Historical Cooking, Week 7: Filled Pears
This week Catherine attempts to make Filled Pears using a recipe from book – the complete manuscript is available for viewing on our Digital Collections Portal
After last week’s predominance of mollusc-based protein we thought we’d try to fit in one of our ‘five fruit and vegetables a day’ and try a variation on a pear dessert: ‘filled pears’. Although the recipe seemed fairly simple on the one hand, it did feature a somewhat exhaustive array of cooking methods – it was not in fact clear whether the resulting pears would remain intact after being first ‘swollen’, fried and then poached…If in doubt, thought the cook, begin at the beginning…
Nim shone grose birn, shwöll sie wenig im grossen haffen…
Take good large pears, swell them a little in a large pot…
A trawl through the supermarket produced a wide variety of pears and the largest and firmest possible were selected for the recipe to prevent their falling apart.
The cook took ‘swell’ to mean ‘poach’ and the pears were first cooked gently in a little water for a few minutes. Given that they were truly rock hard to begin with, this seemed to have little effect except to soften the bottoms a bit, which made the next stage easier.
so hawe eine in den birn ein deckelin sambt den stil ab, dan hül sie wol aus…
then cut a lid including the stem from the pears, then hull them out well
Cutting the lid was easy enough but the cook lamented her lack of knife skills and wondered how the Renaissance chefs had managed to ‘hull out’ the pear flesh successfully. An apple corer might have helped but the cook was not sure if these would have been available to contemporary chefs.
The next step in the recipe seemed a little contradictory and the cook decided to use discretion in its application:
packe daβ vsgehülte von den birn rein
Put the pear flesh back in the pear…
Rather than re-inserting the chopped up pear flesh the cook decided to skip this step and continue as the recipe stipulates to fry it together with the other ingredients to make a kind of fruity bread-and-butter pudding mixture.
rösteβ im heissen ancken wol, röst auch brosinen brot besonder, dan wenig rosinli, zimet vnd zucker in die fülle die fülle in die birn gethan, decke dan die birn mit den birnen deckle an den stilen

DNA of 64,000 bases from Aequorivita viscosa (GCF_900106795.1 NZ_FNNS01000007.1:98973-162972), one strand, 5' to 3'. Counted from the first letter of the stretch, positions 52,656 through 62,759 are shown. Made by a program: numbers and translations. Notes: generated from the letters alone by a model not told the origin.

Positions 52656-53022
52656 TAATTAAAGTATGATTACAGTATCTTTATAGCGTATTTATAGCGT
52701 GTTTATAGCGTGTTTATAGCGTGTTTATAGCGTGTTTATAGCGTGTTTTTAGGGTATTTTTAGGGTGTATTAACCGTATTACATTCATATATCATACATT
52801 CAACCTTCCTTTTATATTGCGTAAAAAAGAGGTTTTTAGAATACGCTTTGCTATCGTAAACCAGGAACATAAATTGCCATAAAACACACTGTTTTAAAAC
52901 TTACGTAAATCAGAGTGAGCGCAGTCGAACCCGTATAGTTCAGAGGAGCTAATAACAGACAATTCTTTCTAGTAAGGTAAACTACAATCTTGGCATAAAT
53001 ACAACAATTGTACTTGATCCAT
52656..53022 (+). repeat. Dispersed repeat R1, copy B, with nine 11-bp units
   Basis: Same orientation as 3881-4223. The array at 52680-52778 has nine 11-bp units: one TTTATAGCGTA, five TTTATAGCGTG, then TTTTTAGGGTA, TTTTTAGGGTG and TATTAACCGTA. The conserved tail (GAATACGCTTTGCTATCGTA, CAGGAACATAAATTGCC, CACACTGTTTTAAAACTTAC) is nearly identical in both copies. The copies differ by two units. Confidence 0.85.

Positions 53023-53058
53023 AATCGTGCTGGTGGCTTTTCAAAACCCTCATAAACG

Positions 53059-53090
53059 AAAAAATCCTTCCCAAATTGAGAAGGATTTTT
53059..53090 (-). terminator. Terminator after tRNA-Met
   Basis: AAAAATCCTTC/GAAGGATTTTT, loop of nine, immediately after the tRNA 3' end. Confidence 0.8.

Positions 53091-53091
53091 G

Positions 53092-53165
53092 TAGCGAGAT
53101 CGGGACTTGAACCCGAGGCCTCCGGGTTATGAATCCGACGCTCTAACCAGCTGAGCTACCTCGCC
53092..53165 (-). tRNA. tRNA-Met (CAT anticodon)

cook in hot butter, also fry breadcrumbs, raisins, cinnamon and sugar in the hulled pear, put on the pear lid
The next step proved again a little tricky, as fitting all the mixture back into the pears proved a fruitless task (pardon the pun!) After the pear lids were replaced the pears were transferred back into the cook’s largest pan for the final stage. The pears were still very firm at this point so after melting the butter and adding the final ingredients they were left to poach for a good half hour.
ancken in ein breiten öhrigen haffen wenig zucker oder hunig darin, dan stelle die birn auf richt darin, auch ein glas vol wein darzu, stelle sie auf ein gluet algewach zu kochen… dan mit den haffen deckle wol zu gedeckt, so sie ein halb stund gebraten wenig geruckt daβ sie nit anbrinnen.
put butter in a wide [eared] pan, then place the pears upright inside, add a little sugar or honey, add a glass of wine, then place the pears on the fire to cook…cover the pan well with a lid, when they have roasted for half an hour move them a little so they don’t burn.
After half an hour the pears didn’t look very different but on removing them from the pan they were tender throughout. The cook was surprised the pears didn’t retain any of the flavour of the wine given the gentle poaching, but the cinnamon seemed a good addition. The cook’s assistant agreed they were tasty and a different way to get one of your ‘five a day’.
Skills for the Future Archival Trainee